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Panama Canal expects shifts in global trade patterns

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Changes in global trade, the future of LNG markets, the need to increase quality in Panama’s bunkering market, and the Panama Canal’s water supply project were among the topics discussed in a Seatrade Maritime News webinar.

Leading Panamanian officials and executives came together in the webinar ‘Panama Canal 2020-Challenges and Opportunities for the Decade Ahead’, sponsored by GAC-Panama and Monjasa. 

A change in global trading patterns with more focus on regional trade was highlighted.

At the Panama CanaI, “in the long-term, we see a more regional than global trade because of trade differences generated by tensions between the US and China and the post Brexit, changes that could shift more transits from Asia to Europe, but also more efficiency in shipping and more consolidations [in shipping],” said Panama Canal Administrator Dr Ricaurte Vasquez.

The Covid -19 panademic has impacted the canal’s customers and the waterway introduced some relief measures early this year and will continue with them in 2021.

 Asked of there would be tolls increase in the short-term, Vasquez said that the Canal provides value and “we are looking at what customers need and pricing business accordingly. We will not discard the possibility in next years.”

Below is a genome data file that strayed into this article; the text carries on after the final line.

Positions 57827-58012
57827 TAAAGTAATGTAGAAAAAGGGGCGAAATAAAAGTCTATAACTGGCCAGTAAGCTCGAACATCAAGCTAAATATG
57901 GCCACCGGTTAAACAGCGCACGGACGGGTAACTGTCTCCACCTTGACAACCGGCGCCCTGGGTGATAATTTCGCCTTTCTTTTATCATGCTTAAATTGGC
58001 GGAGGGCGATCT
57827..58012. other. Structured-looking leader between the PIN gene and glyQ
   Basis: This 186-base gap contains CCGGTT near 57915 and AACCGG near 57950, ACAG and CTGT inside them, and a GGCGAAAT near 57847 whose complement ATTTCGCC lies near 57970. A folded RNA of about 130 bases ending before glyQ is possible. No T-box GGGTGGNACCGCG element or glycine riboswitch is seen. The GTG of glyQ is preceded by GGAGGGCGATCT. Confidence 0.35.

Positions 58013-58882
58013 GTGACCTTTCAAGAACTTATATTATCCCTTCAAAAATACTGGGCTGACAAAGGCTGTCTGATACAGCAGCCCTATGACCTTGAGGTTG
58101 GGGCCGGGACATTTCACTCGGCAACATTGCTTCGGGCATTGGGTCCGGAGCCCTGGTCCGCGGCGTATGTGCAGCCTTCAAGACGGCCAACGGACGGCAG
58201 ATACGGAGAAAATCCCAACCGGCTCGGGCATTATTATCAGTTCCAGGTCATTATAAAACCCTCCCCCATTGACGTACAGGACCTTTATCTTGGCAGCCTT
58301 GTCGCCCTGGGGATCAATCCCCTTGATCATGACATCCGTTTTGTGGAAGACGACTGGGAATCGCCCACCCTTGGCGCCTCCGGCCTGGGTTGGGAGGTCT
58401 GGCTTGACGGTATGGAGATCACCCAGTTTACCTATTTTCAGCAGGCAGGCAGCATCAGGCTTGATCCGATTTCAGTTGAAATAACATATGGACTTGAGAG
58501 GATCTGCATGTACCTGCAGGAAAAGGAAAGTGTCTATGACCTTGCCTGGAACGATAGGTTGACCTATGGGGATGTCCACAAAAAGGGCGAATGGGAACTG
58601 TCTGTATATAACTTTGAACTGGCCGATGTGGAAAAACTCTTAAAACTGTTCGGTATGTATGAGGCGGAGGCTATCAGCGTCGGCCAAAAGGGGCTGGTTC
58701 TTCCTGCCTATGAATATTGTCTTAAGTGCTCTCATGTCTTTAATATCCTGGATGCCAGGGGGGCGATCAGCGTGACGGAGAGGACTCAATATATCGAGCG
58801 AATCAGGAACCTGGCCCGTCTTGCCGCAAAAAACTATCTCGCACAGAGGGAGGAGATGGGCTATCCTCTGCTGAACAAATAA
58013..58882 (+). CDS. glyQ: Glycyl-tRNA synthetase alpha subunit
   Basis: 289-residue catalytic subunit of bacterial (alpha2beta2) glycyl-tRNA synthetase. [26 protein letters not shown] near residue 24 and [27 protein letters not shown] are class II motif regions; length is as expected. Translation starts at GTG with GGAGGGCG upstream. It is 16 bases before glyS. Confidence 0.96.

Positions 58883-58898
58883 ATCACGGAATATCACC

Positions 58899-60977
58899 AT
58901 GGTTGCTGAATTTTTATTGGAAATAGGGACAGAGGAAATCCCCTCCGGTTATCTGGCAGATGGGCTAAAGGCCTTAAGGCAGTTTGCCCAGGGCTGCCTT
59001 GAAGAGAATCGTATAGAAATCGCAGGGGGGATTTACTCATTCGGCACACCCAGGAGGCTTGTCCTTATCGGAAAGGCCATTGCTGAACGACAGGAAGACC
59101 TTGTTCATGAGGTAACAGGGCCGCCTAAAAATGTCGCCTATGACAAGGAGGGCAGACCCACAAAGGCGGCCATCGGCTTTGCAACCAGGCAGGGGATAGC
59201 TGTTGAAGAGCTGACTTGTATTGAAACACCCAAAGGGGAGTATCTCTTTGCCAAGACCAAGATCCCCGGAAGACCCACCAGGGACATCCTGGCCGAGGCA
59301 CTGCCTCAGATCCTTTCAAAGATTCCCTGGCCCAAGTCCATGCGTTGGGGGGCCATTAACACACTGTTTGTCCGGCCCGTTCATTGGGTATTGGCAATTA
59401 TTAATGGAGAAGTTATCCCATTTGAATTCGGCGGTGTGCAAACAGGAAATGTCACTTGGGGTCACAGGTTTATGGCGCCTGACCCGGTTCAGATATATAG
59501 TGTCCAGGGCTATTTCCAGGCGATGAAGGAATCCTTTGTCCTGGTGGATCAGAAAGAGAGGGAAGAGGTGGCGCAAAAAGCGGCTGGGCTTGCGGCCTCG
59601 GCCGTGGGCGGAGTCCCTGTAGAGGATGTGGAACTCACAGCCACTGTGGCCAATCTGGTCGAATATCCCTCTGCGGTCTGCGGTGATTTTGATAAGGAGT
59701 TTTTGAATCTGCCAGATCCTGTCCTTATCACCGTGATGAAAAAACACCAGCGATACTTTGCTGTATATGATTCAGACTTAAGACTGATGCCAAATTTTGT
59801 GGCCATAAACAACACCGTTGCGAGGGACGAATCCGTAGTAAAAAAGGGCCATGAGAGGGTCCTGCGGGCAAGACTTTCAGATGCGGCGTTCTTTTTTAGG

The impact of climate change and its consequences in the form of natural disasters with higher recurrence and severity, and changes in weather patterns both affect water availability for the key the waterway .To address these issues, the Panama Canal is going to make a major capital investment for a global integrated solution that will assure water supply for canal operations and local consumption for decades ahead.

 “We have looked at all options [to guarantee water] for the next 50 years”. It is a resource that must remain under Canal control and we will get a portfolio of solutions to be able to begin works by 2022 during the dry season,” he said. The project estimated at a cost of $2bn will be financed by the Canal’s own cashflow and market financing if required, he added. “The water has a value, we generate value and will have to introduce charges.” 

In September, the Canal called a Request for Qualifications for the water project, and will announce the pre-qualified companies early 2021. The companies will have several months to present their proposals before the end of the year.

Akira Kunimatsu, evp of LNG and Offshore, MOL Americas, projected that LNG transits through the Canal might be impacted in the future depending on the relations between the US and China. LNG vessels could be diverted to Europe if these relations do not improve.

Looking to bunkering in spite of a decrease of 30% during the months of March to July because of the pandemic, refuelling in Panama never stopped, said Rasmus Jacobsen, Monjasa managing director Americas. “In fact, we grow our volumes this year.” “We need [in Panama] to increase quality, quality in the tankers we use and be more product-focused,” he added.

Alexei Oduber, managing director for GAC-Panama, praised the Panama Canal and Panamanian authorities for steeping up in allowing crew changes. “We need to be more creative [in shipping services]. The key is Panama adaptability which has been very effective.” 

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